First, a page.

I’m not sure what to blame this crisis of self esteem on, but our nation’s obsession with superficial beauty and celebrity worship doesn’t help matters. I’m hoping to raise girls who are confident, kind, and believe that they can be anything and do anything. I’m also thankful that I’ve picked up on Miss C’s signals that lately she isn’t so sure of herself. Dance class combined with soccer has really helped her with her poise and self-confidence and she’s lucky to have parents who want her to love herself for the beautiful, smart, kind girl she is.

Maybe your daughter isn’t into dance or soccer, maybe she’s into gymnastics or art or music or swimming. Whatever it is, I encourage you to help your daughters find their talents and listen to them and what their subtle choice in language is telling you. We’ve started a tradition at dinner where we each take turns at the table discussing our favorite part of the day. It’s just a small event, but we’re now to the point where the girls will remind us if we’ve forgotten to do this and it’s a great little reminder about how important communication is. Some day when the girls are teenagers they may roll their eyes at this little Kumbaya dinner moment, but it’s worth it.

Thanks to Dove for sending me two wonderful books written by women affiliated with its Campaign For Real Beauty: Perfect Girls, Starving Daughters, by Courtney E. Martin and Life Doesn’t Begin 5 Pounds from Now, by Jessica Weiner. As a side note, if you have younger daughters I’d also highly recommend When I Grow Up, I Want To Be Me by Sandra Magsamen.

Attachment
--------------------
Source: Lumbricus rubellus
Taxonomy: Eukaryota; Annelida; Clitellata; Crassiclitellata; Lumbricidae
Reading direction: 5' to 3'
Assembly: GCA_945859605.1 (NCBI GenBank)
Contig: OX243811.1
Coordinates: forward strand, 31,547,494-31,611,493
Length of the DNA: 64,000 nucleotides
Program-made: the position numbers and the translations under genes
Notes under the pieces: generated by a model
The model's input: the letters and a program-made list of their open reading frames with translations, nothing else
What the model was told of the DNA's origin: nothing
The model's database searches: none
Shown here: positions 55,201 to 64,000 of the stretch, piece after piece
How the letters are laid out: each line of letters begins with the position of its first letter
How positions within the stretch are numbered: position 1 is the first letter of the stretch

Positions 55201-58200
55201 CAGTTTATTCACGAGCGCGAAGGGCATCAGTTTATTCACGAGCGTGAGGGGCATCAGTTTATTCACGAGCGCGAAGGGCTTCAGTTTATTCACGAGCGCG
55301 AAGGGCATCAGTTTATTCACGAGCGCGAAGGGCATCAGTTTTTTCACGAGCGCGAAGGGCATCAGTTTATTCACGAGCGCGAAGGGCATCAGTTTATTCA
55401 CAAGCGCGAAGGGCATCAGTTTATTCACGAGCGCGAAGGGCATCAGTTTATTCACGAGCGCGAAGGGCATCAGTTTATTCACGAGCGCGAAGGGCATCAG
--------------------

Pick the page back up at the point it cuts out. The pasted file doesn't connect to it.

Check out the free downloadable self-esteem online tools for girls, moms, and mentors, as well as a workshop facilitator guide on Dove’s website at


  1. Ashley @ says:

    I worry about this too….Addison is 71/2 and she is already worried about looking “stupid”. I just wish it wasn’t so hard to instill confidence in her. It’s extra hard when I fake my own confidence so often.

    As a mom of 2 girls I am even more aware of how my actions affect them. I think the first step is being aware. And you just took care of that 🙂

  2. supermommy says:

    It’s so hard to protect them from this. My 4yo is already starting. She tells me all the time that she wants blue eyes and blonde hair like mine. She’s got beautiful chocolate brown eyes and chestnut brown curly with gold streaks in it.